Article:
As for a video on writing custom graphics routines in assembly code, I don't really have any plans on making one at the moment as my main focus as of late has been Project Scarlet which is all 3D along with a super special project that is very likely the most impressive thing I've ever made which I'll show off once it's ready for prime time.

For a beginner PS1 programmer, I recommend sticking to using libgs for awhile and making simple games with it to familiarize yourself with programming for the PS1 and practice some low level stuff on it. Once you've become familiar enough you can take on low level graphics programming.

I do have some old tools and assembly code of a 2D tile engine left over from a cancelled game project. When I find the time I'll get around to tweaking them and releasing it on github.
Please don't forget to include my name if you share my work around. Credit where it is due.

Dev. Console: SCPH-7000 with SCPH-7501 ROM, MM3, PAL color fix, Direct AV ports, DB-9 port for Serial I/O, and a Xplorer FX with Caetla 0.35.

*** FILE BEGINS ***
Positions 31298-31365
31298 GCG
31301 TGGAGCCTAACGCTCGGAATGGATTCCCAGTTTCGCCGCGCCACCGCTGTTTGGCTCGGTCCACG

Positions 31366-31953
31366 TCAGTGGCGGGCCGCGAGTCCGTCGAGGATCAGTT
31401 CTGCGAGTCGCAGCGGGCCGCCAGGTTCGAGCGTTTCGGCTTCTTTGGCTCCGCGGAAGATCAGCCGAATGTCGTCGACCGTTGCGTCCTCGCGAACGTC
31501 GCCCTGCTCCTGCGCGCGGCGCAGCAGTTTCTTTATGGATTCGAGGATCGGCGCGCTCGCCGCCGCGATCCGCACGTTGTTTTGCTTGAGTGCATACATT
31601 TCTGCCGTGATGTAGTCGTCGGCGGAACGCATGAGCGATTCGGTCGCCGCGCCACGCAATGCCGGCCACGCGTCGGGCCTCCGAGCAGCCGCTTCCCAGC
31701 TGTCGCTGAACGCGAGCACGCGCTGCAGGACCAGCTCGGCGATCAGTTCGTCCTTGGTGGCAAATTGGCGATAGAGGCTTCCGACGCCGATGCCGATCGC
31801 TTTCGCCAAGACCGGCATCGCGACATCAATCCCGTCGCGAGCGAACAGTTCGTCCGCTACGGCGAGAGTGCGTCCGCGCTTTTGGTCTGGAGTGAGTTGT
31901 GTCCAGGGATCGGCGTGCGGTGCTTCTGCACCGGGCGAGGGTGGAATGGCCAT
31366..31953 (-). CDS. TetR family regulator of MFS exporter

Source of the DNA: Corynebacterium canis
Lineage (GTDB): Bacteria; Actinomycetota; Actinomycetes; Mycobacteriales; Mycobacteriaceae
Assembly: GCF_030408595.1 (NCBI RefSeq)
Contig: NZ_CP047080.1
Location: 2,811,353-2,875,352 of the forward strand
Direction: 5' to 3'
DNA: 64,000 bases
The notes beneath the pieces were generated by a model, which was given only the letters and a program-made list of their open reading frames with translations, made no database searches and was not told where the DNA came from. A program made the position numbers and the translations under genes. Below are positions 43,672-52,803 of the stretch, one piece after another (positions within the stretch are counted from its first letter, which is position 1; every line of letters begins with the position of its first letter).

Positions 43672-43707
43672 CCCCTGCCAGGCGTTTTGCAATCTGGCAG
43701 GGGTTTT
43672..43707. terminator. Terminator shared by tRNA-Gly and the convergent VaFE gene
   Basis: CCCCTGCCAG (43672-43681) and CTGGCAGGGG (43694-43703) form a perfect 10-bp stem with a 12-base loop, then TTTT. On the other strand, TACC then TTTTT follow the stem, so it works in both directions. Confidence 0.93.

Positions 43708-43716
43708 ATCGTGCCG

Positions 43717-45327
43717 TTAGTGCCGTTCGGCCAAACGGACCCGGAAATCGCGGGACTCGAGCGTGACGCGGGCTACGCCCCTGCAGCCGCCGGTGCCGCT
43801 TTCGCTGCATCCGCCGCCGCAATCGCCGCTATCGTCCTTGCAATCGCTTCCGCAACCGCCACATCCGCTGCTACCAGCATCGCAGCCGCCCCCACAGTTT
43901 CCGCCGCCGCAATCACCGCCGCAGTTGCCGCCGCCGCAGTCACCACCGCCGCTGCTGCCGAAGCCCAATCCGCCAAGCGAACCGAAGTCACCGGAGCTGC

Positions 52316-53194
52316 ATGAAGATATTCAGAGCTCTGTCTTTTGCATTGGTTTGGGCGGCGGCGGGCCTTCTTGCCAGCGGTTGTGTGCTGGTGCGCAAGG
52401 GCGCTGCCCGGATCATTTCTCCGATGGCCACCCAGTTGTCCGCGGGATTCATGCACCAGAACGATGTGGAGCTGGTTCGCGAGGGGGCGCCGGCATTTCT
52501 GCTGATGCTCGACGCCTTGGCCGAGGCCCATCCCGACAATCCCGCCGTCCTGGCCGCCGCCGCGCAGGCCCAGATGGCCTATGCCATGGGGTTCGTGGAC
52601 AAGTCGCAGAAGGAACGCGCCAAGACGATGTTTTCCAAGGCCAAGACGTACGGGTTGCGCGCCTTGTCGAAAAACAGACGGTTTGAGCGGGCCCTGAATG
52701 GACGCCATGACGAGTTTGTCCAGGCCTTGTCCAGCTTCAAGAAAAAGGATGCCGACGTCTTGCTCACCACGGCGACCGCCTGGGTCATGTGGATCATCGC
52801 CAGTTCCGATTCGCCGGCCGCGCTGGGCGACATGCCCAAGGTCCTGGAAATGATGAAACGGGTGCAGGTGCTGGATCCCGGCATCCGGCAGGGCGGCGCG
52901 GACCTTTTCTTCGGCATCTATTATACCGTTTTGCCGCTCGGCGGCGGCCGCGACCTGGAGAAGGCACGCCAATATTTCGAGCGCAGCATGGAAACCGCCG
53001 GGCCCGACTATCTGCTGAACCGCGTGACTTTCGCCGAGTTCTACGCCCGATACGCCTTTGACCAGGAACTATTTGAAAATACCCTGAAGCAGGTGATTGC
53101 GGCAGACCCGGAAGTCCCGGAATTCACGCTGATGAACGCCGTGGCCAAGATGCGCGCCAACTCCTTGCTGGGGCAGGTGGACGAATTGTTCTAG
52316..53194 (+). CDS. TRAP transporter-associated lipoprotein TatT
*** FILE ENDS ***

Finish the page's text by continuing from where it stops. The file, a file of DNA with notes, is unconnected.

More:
DTL-H2000 PC: Dell Optiplex GX110, Windows 98SE & Windows XP, Pentium III 933MHz, 384MB SDRAM, ATI Radeon 7000 VE 64MB, Soundblaster Audigy, 40GB Seagate HDD, Hitachi Lite-on CD-RW Drive, ZIP 250 and 3.5" Floppy.

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Shadow
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Re: Tilemap best practices

Post by Shadow » September 10th, 2018, 3:05 pm

ycelik wrote:
September 10th, 2018, 6:26 am
retro development is being forced to develop as efficiently as possible.
Yes. Exactly. It actually takes proper skill unlike programming today on machines with speeds so fast that well structured code and optimisation isn't required.